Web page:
A group of more than 5000 environmentalists, business people, climate activists and healthcare professionals have signed a petition to New York Governor Andrew Cuomo urging him to postpone the closure of the Indian Point nuclear power plant. The petition was delivered yesterday.
Indian Point a twin-unit nuclear power plant with an installed capacity of 2028MWe is located 24 miles (39 kilometres) from New York City.
It is New York City’s largest source of clean, emission-free electricity, the Climate Coalition said.
In 2017 Indian Point's operator Entergy agreed with the state of New York that Indian Point 2 would close by the end of April 2020, followed by unit 3 by the end of April 2021. However, the agreement included a provision that in the event of an emergency affecting electricity generation, the state may agree to allow the plant to continue operating for up to five more years.
In a letter, signatories said that since nuclear power plants do not produce air pollution that could worsen the effects of Covid-19 keeping Indian Point online could save lives during and after the pandemic.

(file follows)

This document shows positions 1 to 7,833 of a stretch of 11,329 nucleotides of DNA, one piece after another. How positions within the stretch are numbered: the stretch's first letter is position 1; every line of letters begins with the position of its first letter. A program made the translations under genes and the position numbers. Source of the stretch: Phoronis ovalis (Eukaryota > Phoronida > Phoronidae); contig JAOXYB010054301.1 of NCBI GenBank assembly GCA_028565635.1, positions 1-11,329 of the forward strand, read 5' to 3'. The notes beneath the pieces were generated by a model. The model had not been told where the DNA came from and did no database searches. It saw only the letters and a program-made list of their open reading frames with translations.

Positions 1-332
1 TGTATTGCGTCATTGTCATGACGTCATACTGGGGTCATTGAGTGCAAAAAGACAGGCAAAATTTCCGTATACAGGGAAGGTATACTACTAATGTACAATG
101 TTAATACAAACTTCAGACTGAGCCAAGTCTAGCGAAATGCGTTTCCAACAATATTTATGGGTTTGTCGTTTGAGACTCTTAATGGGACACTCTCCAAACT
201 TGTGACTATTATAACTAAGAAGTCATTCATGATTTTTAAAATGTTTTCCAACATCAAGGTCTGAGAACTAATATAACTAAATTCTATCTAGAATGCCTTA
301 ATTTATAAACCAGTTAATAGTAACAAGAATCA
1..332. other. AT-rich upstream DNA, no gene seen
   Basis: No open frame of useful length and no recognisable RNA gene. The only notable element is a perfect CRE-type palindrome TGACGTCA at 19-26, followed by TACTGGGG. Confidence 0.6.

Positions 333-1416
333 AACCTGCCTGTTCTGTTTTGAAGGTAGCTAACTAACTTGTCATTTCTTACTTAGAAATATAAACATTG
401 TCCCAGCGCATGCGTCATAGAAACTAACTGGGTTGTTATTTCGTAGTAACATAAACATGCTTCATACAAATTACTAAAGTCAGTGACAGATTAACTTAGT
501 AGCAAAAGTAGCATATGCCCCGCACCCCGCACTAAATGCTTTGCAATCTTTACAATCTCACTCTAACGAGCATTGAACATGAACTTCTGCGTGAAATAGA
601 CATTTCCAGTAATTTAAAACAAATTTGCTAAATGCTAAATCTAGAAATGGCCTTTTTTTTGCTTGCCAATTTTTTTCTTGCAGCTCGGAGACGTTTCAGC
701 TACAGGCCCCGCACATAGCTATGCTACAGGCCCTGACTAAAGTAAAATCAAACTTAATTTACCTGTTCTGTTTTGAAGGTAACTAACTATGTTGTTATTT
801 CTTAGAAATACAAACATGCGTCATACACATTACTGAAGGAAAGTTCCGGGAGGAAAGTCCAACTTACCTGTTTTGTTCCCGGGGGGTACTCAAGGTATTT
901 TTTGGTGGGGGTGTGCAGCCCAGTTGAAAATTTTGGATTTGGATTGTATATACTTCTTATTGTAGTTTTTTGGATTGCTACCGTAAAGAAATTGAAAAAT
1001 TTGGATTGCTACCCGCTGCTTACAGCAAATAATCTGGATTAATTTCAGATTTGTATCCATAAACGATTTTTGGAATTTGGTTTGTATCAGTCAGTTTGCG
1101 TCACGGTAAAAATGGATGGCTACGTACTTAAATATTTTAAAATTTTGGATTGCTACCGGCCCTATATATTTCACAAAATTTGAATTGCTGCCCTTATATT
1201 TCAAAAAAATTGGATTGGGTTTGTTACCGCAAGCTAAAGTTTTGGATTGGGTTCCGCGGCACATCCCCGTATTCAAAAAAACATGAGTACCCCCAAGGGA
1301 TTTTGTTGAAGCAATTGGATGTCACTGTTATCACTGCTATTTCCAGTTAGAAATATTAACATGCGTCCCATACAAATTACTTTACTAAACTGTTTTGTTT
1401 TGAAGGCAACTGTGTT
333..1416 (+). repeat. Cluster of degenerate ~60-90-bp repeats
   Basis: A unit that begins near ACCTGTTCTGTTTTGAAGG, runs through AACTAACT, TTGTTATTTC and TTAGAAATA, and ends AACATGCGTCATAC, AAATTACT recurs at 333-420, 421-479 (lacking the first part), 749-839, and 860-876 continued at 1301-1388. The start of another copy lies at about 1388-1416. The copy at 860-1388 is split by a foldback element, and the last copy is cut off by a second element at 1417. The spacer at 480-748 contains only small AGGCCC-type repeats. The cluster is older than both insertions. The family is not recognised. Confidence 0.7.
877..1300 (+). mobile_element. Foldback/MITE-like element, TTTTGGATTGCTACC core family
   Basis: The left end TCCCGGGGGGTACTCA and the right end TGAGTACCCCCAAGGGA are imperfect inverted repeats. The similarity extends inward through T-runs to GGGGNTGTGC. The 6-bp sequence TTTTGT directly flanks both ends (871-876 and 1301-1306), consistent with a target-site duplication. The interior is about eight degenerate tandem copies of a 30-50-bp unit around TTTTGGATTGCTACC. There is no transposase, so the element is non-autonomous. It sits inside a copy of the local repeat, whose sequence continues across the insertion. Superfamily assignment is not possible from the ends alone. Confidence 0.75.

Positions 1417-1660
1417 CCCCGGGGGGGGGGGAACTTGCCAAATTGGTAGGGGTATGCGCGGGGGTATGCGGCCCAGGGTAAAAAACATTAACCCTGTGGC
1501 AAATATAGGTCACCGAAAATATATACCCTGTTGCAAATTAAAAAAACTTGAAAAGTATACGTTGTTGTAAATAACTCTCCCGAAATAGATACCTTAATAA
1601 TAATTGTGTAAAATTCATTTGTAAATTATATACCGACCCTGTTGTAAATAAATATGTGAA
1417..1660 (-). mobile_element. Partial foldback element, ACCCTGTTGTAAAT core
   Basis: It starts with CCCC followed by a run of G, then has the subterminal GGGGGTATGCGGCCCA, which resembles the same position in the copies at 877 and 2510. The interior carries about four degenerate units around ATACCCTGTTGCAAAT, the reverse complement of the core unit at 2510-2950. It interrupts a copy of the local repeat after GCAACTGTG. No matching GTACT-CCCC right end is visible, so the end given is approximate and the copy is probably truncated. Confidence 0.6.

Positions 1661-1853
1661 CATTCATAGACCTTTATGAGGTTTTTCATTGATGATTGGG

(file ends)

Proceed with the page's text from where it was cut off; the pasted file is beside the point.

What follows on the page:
Collaborating under the aegis of the Climate Coalition, a group whose mission is reducing emissions and standing up for all types of clean energy technology, the signatories asked the governor to suspend the shutdown of Indian Point 2.
They urged him, instead, to create a commission to review the environmental impacts of the closure, which they say would increase emissions, hurt residents’ health, destabilise the grid, and set back New York's climate agenda.
“Keeping the 2-gigawatt Indian Point facility operational would avoid the need to generate more electricity from burning fossil fuels, increasing air pollution and greenhouse gas emissions,” the signatories said. “Postponing the shutdown of Indian Point is the right thing to do for many reasons.”
Indian Point 2, a Westinghouse pressurised water reactor, entered commercial operation in August 1974. It is currently scheduled to shut down on 30 April.
Photo: Indian Point nuclear power plant in New York